After serving as a member of the International Olympic Committee's (IOC) Athletes, Commission since 2013 and a member of its executive board since 2018, Zimbabwe's Sports minister and two-time Olympic champion swimmer Kirsty Coventry has now been elected to serve as a full member of the IOC.
Coventry's election to the new influential role was confirmed at the IOC's 138th Session held last week at the Okura Hotel in Tokyo.
Nominated by the IOC president Thomas Bach to be an independent member, Coventry was elected at the Tokyo Session after garnering 78 votes with two against.
Following the vote, Coventry, who is also the current chair of the IOC Athletes' Commission, officially had her status within the organisation changed.
"The 138th IOC Session approved the change of status proposed by the IOC EB (executive board) for Ms Kirsty Coventry, IOC Member in Zimbabwe and currently Chair of the IOC Athletes' Commission, from active athlete (membership linked to her function as an active athlete) to independent individual IOC member. Her term as a member of the IOC Athletes' Commission is set to end with the closing of the Olympic Games Tokyo 2020," the IOC said in a statement.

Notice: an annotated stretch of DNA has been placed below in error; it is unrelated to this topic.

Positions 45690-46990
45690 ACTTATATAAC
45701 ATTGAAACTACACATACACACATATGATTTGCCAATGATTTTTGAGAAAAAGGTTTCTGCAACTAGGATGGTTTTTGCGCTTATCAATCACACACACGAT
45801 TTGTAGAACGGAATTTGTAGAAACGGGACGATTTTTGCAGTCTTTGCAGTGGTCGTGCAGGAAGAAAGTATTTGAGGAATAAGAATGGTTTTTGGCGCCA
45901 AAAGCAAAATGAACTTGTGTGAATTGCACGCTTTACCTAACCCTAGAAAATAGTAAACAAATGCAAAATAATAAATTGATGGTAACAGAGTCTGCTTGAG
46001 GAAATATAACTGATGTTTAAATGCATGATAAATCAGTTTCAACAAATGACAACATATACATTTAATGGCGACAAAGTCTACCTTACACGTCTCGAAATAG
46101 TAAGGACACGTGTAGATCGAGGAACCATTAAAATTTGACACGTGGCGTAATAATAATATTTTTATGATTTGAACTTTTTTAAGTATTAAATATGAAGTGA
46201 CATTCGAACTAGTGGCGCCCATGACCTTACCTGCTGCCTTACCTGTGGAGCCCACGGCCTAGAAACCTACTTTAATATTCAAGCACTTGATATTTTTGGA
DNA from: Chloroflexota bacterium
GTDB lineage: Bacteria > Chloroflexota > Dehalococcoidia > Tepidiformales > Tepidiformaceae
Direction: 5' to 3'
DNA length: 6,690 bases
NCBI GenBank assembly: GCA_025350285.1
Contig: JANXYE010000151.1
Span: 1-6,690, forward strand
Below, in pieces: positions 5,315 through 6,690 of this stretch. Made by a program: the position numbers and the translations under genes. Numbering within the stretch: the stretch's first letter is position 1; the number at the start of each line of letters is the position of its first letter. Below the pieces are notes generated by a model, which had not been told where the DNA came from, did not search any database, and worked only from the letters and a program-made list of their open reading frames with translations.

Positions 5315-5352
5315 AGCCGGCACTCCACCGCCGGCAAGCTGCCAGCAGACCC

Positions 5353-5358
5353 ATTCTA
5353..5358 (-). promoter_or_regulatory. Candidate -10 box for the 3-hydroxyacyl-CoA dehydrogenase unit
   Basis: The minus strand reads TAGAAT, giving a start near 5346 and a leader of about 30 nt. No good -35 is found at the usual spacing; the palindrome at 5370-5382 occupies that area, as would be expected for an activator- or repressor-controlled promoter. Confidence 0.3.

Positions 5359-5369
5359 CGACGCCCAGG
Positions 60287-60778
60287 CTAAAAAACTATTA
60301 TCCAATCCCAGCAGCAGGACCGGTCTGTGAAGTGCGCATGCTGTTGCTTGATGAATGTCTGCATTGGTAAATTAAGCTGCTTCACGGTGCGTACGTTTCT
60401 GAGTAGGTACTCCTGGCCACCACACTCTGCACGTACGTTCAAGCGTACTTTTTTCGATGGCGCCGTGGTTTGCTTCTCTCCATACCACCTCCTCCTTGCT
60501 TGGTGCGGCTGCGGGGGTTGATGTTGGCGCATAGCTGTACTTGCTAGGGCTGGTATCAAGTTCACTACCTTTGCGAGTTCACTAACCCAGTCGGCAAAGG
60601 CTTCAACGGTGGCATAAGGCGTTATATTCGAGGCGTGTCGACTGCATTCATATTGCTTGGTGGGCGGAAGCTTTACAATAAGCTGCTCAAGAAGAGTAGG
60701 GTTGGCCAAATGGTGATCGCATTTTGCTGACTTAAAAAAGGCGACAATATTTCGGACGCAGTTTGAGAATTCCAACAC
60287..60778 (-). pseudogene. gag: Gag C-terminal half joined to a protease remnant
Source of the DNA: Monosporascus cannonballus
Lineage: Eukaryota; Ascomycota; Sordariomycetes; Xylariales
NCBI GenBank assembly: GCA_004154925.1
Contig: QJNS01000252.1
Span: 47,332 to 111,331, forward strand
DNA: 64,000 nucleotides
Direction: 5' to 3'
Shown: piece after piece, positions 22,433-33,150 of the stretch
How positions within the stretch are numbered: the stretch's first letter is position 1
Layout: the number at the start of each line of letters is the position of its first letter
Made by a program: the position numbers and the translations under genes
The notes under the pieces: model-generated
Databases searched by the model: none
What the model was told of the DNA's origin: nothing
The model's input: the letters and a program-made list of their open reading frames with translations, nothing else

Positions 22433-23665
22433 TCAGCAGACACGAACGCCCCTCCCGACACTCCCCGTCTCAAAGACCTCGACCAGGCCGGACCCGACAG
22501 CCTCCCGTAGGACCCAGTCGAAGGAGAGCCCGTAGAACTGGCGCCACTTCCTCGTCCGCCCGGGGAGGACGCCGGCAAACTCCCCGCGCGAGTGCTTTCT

While her previous status had listed her as an active athlete, she will now be considered an "independent individual IOC member". Currently there are 102 members, 43 honorary members and one honour member.
As a member of the IOC, the 37- year-old two-time Olympic champion will serve an eight-year term and her new role means she could be one of the candidates for the next election for IOC president in 2025.
She will continue to hold her position in the Athletes' Commission until the conclusion of the ongoing Tokyo 2020 Games.
Coventry will now serve as a part of the organisation responsible for making decisions surrounding the Olympic Games.
While Coventry will represent the IOC in the country and around the world, she will not serve as Zimbabwe's representative within the Swiss-based organisation.
Coventry, who represented Zimbabwe at five Olympic Games, is one of the most successful female swimmers in the history of the Games.
She is tied for the most Olympic medals won by a female swimmer, having won seven medals.
After retiring from the sport in 2016 following the Games, she began a career in politics, after being named the country's minister of Youth, Sport, Arts, and Recreation three years ago.